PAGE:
Wednesday, 20 October 2010

All over for Roger?

It is very premature to suggest this. Yes, by his very high standards 2010 has not been a great year but he is still more than capable of winning the major titles. He has won a Slam and reached the final in the last 4 Masters.


Like every other sport in the world, tennis favours the younger set. A player’s finest career highs are generally accomplished before the age of 26, after which he slowly begins to slide through a downward slope which leads ultimately to retirement. Tennis is particularly brutal in this respect: it gives its senior players no leeway once they reach a certain age, when the only thing they can hope for is to go out in a blaze.

This point is perhaps best illustrated by World Number 2 Roger Federer’s final with Andy Murray, who is two spots below him in the Association of Tennis Professionals ranking. Federer entered the Tennis Masters 1000 event’s final in China in wonderful form. The 16 Grand Slam titles champion and most illustrious tennis champion in the history of the game began the tournament as a strong favourite, especially since Rafael Nadal was forced to make an early exit at this tournament.

Keeping in mind that it barely took Federer an hour to defeat Robin Soderling at the event’s quarter final, such a hope was not unreasonable. He had followed up the quarter final performance with a showdown against Serbian World Number 3 Novak Djokovic, who has beaten him earlier this year at the US Open tournament in Flushing Meadows. He beat Djokovic in straight sets this time, and it seemed as if Federer was all set to win his 64th career title and his 18th Masters 1000 championship.

However, one factor which was left widely unaccounted for was Andy Murray. The British Number 1 has been angling for such a victory for quite some time, although he often fails as a player in matches which have a part in dictating his performance on the charts. Although he has a distinct advantage in their career or tour meetings, Federer has won both their Grand Slam meetings.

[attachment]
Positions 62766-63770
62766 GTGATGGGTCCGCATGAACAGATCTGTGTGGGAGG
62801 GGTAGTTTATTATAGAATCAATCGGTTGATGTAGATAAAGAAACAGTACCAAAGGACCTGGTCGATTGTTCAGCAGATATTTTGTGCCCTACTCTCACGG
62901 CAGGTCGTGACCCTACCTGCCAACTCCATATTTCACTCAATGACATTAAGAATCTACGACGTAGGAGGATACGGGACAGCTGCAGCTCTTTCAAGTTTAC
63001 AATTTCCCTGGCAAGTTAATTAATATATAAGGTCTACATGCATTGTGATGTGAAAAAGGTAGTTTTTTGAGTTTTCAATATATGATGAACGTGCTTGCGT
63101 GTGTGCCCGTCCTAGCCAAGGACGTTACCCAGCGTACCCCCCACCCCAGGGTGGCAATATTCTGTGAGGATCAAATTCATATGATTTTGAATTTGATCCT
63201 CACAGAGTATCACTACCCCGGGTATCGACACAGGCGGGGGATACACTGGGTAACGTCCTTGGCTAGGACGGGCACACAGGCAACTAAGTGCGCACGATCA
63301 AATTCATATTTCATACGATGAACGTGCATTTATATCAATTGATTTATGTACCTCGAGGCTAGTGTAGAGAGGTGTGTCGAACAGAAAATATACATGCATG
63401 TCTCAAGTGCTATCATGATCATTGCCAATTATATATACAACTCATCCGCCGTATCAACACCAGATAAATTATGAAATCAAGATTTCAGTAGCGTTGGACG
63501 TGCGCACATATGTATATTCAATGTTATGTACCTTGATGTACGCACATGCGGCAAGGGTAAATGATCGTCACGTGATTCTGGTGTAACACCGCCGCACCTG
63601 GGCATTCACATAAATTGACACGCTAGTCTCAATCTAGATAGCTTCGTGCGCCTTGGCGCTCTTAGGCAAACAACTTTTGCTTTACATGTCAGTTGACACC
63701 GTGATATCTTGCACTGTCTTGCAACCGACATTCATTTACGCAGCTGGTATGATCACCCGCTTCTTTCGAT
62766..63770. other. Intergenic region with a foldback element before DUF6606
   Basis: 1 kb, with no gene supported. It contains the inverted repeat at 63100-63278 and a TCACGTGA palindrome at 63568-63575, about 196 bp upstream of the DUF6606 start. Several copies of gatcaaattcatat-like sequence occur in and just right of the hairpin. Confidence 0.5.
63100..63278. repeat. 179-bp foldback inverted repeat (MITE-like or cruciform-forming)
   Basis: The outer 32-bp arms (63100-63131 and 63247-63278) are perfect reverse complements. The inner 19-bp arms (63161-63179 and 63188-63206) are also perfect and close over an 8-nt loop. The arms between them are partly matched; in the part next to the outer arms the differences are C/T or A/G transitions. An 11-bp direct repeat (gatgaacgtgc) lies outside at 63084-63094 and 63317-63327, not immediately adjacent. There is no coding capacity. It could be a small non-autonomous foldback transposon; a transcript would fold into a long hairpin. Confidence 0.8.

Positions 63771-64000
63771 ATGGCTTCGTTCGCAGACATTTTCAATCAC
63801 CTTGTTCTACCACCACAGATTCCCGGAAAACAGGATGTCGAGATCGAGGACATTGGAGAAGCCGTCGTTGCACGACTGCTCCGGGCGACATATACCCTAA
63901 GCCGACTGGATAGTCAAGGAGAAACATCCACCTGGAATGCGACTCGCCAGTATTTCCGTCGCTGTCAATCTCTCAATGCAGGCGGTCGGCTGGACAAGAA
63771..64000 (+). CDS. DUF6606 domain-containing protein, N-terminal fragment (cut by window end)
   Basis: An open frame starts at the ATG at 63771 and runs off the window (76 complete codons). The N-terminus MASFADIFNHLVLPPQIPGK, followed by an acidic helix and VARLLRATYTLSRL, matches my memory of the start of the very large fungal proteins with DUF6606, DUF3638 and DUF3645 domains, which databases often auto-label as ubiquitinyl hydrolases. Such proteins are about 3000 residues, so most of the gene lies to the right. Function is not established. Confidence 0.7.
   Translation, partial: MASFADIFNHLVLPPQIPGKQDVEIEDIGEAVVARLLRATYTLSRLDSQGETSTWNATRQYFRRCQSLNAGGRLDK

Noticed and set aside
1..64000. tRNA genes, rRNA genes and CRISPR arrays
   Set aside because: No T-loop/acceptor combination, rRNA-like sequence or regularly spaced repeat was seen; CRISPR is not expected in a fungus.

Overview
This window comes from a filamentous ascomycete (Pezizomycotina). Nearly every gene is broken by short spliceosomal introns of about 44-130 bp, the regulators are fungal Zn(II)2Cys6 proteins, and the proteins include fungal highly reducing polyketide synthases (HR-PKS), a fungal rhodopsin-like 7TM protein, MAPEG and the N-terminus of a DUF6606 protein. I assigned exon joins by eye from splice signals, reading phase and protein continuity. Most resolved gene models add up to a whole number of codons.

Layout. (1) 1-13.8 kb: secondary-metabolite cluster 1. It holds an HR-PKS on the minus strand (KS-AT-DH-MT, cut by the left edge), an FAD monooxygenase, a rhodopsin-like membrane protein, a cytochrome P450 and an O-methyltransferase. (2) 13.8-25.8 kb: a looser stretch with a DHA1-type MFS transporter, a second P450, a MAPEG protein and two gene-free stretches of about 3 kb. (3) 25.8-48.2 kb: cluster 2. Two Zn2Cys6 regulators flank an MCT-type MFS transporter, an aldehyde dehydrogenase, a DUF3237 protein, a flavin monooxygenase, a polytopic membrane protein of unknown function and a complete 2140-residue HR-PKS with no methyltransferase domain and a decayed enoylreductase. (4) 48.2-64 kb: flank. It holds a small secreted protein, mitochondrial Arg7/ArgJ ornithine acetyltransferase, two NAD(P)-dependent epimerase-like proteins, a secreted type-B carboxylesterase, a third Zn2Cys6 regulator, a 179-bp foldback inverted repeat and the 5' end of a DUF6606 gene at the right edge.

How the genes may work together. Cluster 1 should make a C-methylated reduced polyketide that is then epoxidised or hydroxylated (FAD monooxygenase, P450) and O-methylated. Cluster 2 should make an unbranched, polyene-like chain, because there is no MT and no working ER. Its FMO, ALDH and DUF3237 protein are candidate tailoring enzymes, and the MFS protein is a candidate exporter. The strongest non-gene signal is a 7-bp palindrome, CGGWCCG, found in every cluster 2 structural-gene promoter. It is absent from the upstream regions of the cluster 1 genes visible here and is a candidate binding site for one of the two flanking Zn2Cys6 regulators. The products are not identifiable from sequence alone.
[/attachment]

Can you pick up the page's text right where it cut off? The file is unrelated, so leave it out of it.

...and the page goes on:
However, despite all this, fans expected that they would be treated to, at the very least, an intense match. They were disappointed completely. Murray came out on fire, and seemed more determined and aggressive than spectators had ever seen him. He crushed Federer with his feline-like reflexes, fighting back improbable shots and converting them into winners. Federer seemed almost lost against his opponent, and the end result was a straight sets 6-3, 6-2 thrashing.

In the big picture, Roger Federer is and always will be one of the best players to ever grace the court. He is a global icon, and along with wealth and recognition he also fits the bill of being one of the most beloved sports personalities of all time. Despite this, his decline, though by no means complete, may have started already. 29 may not seem like much of an age to give up a career, but the fact of the matter is that tennis is a harsh sport, predisposed to not respecting its elder.

However, one thing which this week’s matches proved is this: as the months go on and the tournaments proceed, it will become harder and harder for Federer to bag important tiles. It may not be impossible, but it won’t be a walk in the park. As he gets older, it will become tough to produce the same results which he was so well-known for all his career. Older players suffer from sore muscles, stuff joints, and fatigue becomes a part of their schedule. Players past their mid-20s such as Federer cannot be expected to maintain the performance that was once their signature.

On a good day, the only player who has a chance of challenging the Maestro is Rafa. However, as tennis legend Chris Evert once said about getting older, “You just have more bad days.”

Courtesy: Bettor

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